I will go back to February 26 when the member came back from Nagano. At the suggestion of one of the Liberal members, a member of this House had placed flags on all our desks. It was agreed that when the member who had said things about our Canadian flag came back from Nagano that as loyal Canadians we would wave these flags and show her that we love our country.
At that stage I did not know who had made this suggestion. No one in our party had said they had done it so I did not think it was from our party, and I did not care. I said I agreed with this. Yes, I confess to engaging in a spontaneous demonstration in this House of Commons when the member who had spoken disparagingly of our flag came back from Nagano. I confess I joined in that demonstration.
The question is should I now apologize for it? The answer is no, I should not. If we do not have freedom of expression in this country, in this very House, then really what else matters?
Shortly thereafter we went back to the budget debate. This is the defining moment for me. This is the moment in my entire life where my flag meant more to me than at any other time. That was the same Thursday when, a few minutes later, there was a Liberal member droning on about how wonderful their budget was. I had heard most of the things before, therefore I will confess again that I was not paying a great deal of attention to what he was saying. I was reading.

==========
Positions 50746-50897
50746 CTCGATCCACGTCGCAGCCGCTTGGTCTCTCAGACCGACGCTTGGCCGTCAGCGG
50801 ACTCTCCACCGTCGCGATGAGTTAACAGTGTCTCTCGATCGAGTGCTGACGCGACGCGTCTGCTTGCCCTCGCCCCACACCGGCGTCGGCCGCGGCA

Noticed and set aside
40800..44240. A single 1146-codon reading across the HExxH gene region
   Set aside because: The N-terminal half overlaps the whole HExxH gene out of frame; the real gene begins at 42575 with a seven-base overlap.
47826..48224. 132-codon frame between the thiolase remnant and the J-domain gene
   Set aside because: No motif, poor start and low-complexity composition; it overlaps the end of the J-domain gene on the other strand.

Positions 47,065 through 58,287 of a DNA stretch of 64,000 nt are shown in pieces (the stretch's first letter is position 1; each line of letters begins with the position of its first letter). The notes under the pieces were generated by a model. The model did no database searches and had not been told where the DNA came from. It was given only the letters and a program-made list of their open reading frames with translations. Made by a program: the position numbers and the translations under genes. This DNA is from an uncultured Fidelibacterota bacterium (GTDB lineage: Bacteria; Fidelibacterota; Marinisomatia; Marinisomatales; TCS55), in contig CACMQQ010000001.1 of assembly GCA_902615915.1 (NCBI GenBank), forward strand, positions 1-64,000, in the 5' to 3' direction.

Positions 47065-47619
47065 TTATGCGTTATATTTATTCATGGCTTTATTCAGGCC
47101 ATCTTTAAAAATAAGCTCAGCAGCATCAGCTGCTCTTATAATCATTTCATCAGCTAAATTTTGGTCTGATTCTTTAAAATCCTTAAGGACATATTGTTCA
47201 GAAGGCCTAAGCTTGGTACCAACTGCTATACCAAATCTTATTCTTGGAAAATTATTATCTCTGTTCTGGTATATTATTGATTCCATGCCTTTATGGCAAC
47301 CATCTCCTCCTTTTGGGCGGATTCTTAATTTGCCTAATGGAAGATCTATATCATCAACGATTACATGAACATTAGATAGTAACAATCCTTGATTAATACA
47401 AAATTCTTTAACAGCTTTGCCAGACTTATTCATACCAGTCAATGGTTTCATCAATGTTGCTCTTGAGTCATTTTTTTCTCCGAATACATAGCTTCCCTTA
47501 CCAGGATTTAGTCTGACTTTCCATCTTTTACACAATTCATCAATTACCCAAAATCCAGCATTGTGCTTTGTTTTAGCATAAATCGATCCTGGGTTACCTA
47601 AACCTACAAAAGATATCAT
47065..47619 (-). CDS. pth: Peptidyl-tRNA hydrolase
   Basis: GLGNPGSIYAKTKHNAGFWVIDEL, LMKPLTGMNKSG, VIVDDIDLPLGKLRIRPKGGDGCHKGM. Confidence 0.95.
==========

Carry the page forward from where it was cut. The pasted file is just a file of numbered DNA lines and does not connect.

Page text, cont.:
After a little demonstration, without thinking instead of putting my flag back into my desk, I placed it into my little water holder. As a result, it just sat there, this little, tiny flag, three inches by six inches, and for those who are metric, seven and a half centimetres by fifteen. There it was. I was reading a paper. A Liberal member was droning on.
Suddenly, there was a point of order. A separatist member of this House got up and said “Madam Speaker”—it was the one of the Acting Speakers who was in the chair—“I see flags and I would like to have them removed”. That is a paraphrase, not a quote.
I basically ignored it. I will admit that. The Acting Speaker did ask for members to remove their flags. I was busy reading and really did not pay too much attention to it. It was also in a language that I do not understand, and I regret that I do not understand it.
He stood up immediately again and said “Madam Speaker, I still see flags” and she did not see them. My flag was very small and very unobtrusive. It certainly was not bothering the Liberal member from speaking.